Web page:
Frampton v Gutierrez: McGuigan expecting Carl to show his title hunger
If ever you wanted to see the outpouring power of a champion's mindset then golfer Jordan Spieth provided it in his Open Championship victory at the weekend. Carl Frampton's supporters want to see a similar script unfold this Saturday night.
A first defeat on his CV at the hands of rival Leo Santa Cruz hurt the Jackal in January at the MGM Grand Las Vegas. Instead of moving on to a featherweight World title unification bout, Frampton has had to suck up six months of frustration and at the same time prepare to pass the test of Mexican Andres Gutierrez in order to once more challenge for World honours.
Spieth had to contend with the pain of a Masters meltdown in 2016 when victory seemed a formality, and then on Sunday, as Major glory was once more on the table at Royal Birkdale, he found himself holding his head in despair as his tee shot on the 13th sailed wildly right.
The mental demons wanted to cast their spell and leave him a broken man, but the 23-year-old American faced them down and showed the kind of character that personified the thoughts of The Greatest, Muhammad Ali, who once commented that "champions aren't made in gyms. Champions are made from something they have deep inside them - a desire, a dream, a vision. They have to have the skill and the will. But the will must be stronger than the skill".
Frampton's manager Barry McGuigan knows all about handling the shock of defeat, his first loss a bolt from the blue when being outpointed by Peter Eubanks at the Corn Exchange in Brighton in only his third bout as a professional. Four months later, the loss was avenged.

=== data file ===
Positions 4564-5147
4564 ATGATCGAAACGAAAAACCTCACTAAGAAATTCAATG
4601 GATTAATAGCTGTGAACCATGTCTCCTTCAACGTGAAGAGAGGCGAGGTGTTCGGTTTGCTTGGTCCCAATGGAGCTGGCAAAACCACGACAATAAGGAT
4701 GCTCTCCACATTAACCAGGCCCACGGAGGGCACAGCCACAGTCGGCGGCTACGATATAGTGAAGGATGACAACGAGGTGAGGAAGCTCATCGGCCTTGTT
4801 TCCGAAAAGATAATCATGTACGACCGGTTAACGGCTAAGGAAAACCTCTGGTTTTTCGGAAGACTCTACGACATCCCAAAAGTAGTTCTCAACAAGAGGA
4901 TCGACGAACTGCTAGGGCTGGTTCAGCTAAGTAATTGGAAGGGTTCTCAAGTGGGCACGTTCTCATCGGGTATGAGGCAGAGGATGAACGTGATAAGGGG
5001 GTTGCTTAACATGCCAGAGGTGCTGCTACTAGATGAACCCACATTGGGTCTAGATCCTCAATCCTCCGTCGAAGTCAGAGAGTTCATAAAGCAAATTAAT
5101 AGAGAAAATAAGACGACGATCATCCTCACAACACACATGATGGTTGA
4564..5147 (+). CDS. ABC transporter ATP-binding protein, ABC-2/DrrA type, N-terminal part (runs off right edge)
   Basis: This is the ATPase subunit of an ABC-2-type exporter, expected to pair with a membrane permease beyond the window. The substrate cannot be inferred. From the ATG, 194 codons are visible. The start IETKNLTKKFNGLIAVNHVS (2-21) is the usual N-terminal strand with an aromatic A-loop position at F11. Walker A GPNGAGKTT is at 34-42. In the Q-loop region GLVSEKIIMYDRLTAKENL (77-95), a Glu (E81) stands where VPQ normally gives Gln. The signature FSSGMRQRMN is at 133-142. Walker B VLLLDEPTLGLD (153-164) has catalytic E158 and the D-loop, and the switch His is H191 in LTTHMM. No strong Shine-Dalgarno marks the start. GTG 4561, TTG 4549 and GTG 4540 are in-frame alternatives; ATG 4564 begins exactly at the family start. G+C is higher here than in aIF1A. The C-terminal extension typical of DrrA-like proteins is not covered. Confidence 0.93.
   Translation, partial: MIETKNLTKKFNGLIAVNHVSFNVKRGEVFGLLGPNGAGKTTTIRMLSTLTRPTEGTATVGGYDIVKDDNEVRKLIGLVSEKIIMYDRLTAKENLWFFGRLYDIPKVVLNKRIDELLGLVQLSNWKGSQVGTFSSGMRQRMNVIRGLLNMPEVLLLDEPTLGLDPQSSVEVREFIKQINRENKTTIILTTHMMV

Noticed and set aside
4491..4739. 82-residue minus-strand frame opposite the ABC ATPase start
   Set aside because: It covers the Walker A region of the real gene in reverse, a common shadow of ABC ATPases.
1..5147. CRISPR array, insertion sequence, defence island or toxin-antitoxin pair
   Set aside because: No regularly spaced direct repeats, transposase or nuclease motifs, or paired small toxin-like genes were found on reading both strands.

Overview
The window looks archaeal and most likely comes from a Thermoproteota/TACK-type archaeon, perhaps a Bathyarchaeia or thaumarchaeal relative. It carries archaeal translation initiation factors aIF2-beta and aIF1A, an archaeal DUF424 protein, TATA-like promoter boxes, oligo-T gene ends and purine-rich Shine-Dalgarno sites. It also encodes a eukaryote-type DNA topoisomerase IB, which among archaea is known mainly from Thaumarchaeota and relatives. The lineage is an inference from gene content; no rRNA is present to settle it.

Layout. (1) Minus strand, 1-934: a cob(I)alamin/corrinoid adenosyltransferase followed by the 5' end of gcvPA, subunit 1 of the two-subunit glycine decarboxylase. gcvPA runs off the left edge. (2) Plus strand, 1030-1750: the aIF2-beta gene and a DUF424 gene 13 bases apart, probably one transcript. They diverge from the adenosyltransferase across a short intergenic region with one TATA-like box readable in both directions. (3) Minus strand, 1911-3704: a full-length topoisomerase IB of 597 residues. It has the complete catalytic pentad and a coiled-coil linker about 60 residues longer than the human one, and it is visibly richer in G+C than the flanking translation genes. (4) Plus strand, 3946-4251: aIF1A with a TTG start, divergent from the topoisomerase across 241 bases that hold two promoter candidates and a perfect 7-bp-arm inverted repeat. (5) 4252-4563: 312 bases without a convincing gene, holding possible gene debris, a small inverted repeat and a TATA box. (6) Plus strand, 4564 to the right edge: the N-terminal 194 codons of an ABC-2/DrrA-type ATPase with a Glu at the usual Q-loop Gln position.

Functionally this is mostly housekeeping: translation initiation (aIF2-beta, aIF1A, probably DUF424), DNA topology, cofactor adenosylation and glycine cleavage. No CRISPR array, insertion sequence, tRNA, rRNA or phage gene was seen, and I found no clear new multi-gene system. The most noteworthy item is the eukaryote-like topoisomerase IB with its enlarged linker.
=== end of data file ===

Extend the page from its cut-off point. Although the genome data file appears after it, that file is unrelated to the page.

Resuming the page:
"I had been really fed up with the amateur game with some terrible decisions. I had beaten the Olympic champion from here to Cork and back in the George Wimpey multi-nations at Wembley but they gave it against me, and before that I had been robbed in the Olympics and Euro Championships, so I decided to go pro. Then it happens again and the referee gives the fight to Eubanks, and everyone in the hall, in his home town, howled the place down," said McGuigan.
"It was tough to take but it made me more determined than ever to beat the guy the next time and it made me more determined to improve, and that's the kind of response I want to see from Carl this Saturday night.
"This fight with Gutierrez is about showing how mentally tough he is, how hungry he is to get back to the place where he was, to really show how much it means to be World champion again because he must beat this guy to get another World title chance.
"It's also about looking good because every TV network is going to be watching this, wanting to see how exciting a potential fight between him and IBF World champion Lee Selby will be."
Former World champion McGuigan is confident that Northern Ireland hero Frampton will demonstrate his fortitude once again before a sold-out SSE Arena, setting himself once more on the path to World title success, with IBF champion Selby one of the main targets.
"Losing to a Hall of Fame fighter like Leo Santa Cruz is no disgrace, it only takes a drop of five per cent in your performance and that's what can happen. That's what it was in Vegas. I know that Carl can beat this guy on Saturday night, he can beat Selby and Santa Cruz - he's done it before and he can do it even more convincingly," said McGuigan.
"This is a new situation for Carl to be in, coming off a first loss is something the majority of fighters have to deal with. It's easy for anyone to become negative but, as I've said all along, this guy is special and I expect him to go and show that he is superior to Gutierrez in every department."